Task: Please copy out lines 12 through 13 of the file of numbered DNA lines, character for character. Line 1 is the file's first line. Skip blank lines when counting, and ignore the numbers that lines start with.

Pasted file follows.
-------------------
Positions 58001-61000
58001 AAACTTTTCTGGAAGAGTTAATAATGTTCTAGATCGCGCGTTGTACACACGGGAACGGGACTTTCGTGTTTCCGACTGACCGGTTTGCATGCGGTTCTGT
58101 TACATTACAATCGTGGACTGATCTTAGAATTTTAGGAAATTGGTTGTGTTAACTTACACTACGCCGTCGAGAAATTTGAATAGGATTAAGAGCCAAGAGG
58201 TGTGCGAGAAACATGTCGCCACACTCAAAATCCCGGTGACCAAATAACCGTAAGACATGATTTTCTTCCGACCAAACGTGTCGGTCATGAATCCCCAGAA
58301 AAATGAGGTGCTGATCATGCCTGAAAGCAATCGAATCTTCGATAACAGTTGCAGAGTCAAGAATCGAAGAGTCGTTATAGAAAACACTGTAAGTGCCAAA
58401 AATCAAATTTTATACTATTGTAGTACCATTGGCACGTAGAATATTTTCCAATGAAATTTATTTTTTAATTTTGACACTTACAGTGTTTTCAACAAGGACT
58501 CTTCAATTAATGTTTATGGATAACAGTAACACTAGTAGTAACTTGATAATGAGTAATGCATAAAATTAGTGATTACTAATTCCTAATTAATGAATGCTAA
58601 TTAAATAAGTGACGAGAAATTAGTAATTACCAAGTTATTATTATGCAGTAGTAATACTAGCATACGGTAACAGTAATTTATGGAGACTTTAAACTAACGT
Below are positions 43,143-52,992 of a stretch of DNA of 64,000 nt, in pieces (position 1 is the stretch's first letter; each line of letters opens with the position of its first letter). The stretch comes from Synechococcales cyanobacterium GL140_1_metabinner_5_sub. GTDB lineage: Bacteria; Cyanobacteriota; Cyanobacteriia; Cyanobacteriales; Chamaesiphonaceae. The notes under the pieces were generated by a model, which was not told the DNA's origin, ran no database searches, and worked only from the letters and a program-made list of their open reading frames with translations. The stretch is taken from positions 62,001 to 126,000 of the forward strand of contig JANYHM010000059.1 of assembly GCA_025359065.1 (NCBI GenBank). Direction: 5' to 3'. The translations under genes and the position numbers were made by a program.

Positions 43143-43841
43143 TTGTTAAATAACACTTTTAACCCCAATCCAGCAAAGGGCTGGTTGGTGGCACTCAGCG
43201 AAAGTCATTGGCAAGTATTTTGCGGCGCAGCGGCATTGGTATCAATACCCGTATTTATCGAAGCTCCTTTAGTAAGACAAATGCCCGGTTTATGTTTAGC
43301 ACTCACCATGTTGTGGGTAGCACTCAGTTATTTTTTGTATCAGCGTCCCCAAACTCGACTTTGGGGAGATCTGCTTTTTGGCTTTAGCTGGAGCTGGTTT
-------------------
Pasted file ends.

43201 AAAGTCATTGGCAAGTATTTTGCGGCGCAGCGGCATTGGTATCAATACCCGTATTTATCGAAGCTCCTTTAGTAAGACAAATGCCCGGTTTATGTTTAGC
43301 ACTCACCATGTTGTGGGTAGCACTCAGTTATTTTTTGTATCAGCGTCCCCAAACTCGACTTTGGGGAGATCTGCTTTTTGGCTTTAGCTGGAGCTGGTTT